Instead I live in a country where I can say whatever about the government without going to jail or disappearing.  Where I have an opportunity to prosper.

I'm grateful to live in a country where I enjoy the blessings of a second chance at life.

Thursday, July 3, 2014

Success

Last night an addict graduated from TLC's outpatient treatment clinic after successfully completing four months.

And he was a different human being from the man who first showed up. His eyes were clear. His skin looked healthy. He'd gained about 35 pounds. His grooming was impeccable.  He's starting school in the fall – with the goal of becoming a teacher. And he has a new girlfriend, with whom he'll be living.

Some forty people, including family members, treatment clients and staff were at the ceremony.

Several clients spoke to wish him well. His father also spoke, his voice full of hope for his son's future. It was moving to see him express love and support for the son who'd struggled for so long with his addiction.

Events like this give hope to the rest of the clients – those who are doing well – and those who are struggling with the challenges of recovery.

Wednesday, July 2, 2014

Acceptance

Each year around this time I get opportunities to practice acceptance. And it happens like this.

SAMSHA, the Substance Abuse and Mental Health Administration, starts its annual survey of recovery programs.

Each year they send surveys to each of TLC’s properties. The long forms take about a half hour to complete. This is how the government updates its nationwide directory.

And for several years I did the paperwork. But then after a few cycles of this I wondered why. I did the paperwork but TLC wasn’t put in their online directory. So because we weren’t in the directory I started tossing the questionnaires in the trash.

When the surveyors asked why they weren't getting their questionnaires back I told them: we're not in the directory.

They said it was because we need approval from the State. And they gave me the name of the approval person. But in three years she’s never called back - even though we have several licenses and permits across the state.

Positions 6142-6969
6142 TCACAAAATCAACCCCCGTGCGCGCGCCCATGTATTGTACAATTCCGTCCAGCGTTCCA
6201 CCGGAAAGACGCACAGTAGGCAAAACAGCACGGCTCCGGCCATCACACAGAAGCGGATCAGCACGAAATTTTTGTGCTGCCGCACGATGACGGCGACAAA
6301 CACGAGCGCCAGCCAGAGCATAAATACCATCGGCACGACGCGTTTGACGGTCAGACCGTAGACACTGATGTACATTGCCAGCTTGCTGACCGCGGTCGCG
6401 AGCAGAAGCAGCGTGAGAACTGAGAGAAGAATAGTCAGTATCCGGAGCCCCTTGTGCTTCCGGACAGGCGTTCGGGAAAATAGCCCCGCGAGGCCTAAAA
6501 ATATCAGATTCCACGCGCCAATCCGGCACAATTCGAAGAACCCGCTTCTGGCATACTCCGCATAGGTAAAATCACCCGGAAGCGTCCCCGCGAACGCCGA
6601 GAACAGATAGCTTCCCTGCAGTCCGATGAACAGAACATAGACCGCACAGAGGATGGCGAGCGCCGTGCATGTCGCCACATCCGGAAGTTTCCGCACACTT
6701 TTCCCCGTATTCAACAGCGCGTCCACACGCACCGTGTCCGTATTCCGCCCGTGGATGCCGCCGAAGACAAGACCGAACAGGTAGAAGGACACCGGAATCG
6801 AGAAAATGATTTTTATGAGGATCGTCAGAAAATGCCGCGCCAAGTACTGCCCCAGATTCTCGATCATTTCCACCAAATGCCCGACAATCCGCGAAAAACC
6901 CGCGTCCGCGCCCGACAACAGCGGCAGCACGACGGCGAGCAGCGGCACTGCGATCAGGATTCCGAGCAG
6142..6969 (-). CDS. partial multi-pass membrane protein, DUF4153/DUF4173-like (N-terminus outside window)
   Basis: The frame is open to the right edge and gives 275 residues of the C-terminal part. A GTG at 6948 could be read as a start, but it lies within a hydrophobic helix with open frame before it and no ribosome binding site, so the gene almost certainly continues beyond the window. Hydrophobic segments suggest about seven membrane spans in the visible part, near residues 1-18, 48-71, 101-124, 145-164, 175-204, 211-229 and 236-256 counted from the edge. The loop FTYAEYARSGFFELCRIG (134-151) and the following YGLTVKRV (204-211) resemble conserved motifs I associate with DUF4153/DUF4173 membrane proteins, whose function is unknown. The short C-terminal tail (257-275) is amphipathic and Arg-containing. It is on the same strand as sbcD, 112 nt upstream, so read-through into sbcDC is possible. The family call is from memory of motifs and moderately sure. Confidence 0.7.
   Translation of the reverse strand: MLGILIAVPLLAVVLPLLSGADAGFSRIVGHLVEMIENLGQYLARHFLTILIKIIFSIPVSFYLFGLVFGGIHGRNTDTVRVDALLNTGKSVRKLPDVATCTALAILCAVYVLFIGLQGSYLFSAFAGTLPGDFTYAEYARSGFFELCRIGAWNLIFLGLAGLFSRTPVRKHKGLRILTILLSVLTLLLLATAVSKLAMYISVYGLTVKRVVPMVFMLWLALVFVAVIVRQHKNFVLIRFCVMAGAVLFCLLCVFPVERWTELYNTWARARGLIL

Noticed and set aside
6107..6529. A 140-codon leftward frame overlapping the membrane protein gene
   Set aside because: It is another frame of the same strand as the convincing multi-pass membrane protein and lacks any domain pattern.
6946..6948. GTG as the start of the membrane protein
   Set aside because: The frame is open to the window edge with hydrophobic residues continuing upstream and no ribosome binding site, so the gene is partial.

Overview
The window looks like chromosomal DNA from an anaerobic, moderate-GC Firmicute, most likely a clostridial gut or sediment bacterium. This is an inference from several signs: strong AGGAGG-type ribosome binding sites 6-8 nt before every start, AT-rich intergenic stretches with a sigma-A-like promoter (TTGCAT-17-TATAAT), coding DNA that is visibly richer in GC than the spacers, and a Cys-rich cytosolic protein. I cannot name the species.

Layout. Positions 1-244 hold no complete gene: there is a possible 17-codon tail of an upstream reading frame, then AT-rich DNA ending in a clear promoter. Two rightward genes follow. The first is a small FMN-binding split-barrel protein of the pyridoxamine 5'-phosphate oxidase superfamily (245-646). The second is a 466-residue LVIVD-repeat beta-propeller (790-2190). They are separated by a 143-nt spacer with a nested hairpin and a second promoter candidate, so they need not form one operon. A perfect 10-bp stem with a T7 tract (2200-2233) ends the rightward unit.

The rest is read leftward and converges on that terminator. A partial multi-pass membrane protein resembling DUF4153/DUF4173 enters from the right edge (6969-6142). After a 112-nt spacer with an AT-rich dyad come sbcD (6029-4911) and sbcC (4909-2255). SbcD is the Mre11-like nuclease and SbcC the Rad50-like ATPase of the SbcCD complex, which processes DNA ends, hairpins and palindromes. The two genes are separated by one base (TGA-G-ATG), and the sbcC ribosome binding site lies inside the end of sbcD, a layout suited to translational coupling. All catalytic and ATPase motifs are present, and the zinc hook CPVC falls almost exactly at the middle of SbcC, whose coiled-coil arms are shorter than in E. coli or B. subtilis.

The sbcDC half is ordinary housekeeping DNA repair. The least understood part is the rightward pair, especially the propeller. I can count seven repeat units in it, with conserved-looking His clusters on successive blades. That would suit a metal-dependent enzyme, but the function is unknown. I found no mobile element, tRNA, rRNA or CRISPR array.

So, I’m looking forward to phone calls from nice bureaucrats over the next few months. They'll plead with me to spend six or seven hours providing information for their database.

And I’ll practice acceptance by not getting angry at them. Then I’ll say no.

Tuesday, July 1, 2014

Back Home

A manager flies home on the weekend to visit relatives and attend a funeral in his home town. And it was the first time many of them had seen him clean and sober.

He had some anxiety about the trip, even though it was only a few days and he was to be in the company of family.

While there he had to travel past old haunts, drug houses where he once used crack. Places that reminded him of his using days.

He said that while he didn't have an urge to use, it was hard to stop himself from looking at these places. Kind of like when one can't keep from looking at a wreck on the freeway.

His visit took him into new territory, dealing with his relatives and children while being clean and sober.

Sometimes he had to use his program to stay out of family business over which he had no control.

It was a revelation to his children that he’d been using since before they were born - some thirty years. They were able to see a different side of him.

On Sunday he was happy to be back at TLC, where he's spent most of his sobriety. And he's also happy about plans made with his family to have regular reunions.